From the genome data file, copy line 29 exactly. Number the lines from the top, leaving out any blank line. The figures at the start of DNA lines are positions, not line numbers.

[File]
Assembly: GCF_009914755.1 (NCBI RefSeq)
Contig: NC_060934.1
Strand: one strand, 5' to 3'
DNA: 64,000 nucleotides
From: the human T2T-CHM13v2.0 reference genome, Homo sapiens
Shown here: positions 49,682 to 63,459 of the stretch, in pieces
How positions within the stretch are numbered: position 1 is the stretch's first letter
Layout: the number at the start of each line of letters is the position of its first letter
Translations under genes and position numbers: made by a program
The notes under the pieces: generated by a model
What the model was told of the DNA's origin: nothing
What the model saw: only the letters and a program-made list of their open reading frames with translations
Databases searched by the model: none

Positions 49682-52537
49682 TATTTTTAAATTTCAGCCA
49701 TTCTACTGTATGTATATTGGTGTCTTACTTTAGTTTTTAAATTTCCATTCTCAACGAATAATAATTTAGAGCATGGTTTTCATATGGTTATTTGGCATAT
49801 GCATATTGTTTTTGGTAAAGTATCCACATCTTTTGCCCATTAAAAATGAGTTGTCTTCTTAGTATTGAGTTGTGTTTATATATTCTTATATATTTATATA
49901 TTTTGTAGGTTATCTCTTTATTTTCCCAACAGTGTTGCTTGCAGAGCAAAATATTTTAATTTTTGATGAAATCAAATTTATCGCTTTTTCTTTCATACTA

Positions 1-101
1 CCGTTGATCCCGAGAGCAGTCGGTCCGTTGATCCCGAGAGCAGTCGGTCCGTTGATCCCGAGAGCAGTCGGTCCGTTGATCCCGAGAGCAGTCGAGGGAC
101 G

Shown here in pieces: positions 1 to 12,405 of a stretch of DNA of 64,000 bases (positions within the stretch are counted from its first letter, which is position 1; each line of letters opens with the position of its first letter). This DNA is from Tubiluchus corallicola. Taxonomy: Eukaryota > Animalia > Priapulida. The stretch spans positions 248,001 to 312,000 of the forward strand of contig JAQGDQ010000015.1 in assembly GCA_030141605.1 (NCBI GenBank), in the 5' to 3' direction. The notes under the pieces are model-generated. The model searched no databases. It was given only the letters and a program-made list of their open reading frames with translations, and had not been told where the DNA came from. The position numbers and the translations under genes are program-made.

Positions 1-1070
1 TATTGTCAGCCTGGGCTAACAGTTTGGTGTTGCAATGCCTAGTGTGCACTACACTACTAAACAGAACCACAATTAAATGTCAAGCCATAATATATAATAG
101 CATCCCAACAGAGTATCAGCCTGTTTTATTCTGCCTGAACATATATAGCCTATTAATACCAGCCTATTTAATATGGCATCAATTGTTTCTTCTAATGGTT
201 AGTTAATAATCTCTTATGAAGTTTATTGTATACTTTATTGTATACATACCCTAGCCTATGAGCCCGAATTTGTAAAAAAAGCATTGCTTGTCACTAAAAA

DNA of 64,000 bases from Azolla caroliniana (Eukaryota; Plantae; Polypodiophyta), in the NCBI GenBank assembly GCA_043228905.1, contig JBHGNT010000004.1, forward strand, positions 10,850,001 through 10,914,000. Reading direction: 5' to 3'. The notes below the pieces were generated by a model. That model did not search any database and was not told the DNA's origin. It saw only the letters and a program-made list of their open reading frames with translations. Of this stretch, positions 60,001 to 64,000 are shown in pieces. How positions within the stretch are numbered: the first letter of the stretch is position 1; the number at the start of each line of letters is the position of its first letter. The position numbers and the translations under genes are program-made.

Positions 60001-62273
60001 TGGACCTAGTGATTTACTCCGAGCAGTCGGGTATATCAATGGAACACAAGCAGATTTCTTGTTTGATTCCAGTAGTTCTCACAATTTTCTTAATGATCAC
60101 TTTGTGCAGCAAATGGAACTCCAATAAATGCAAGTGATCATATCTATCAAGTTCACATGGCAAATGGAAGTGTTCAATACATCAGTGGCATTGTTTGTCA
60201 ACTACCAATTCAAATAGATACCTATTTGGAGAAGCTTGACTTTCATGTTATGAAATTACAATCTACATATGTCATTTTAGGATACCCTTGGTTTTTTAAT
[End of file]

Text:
60001 TGGACCTAGTGATTTACTCCGAGCAGTCGGGTATATCAATGGAACACAAGCAGATTTCTTGTTTGATTCCAGTAGTTCTCACAATTTTCTTAATGATCAC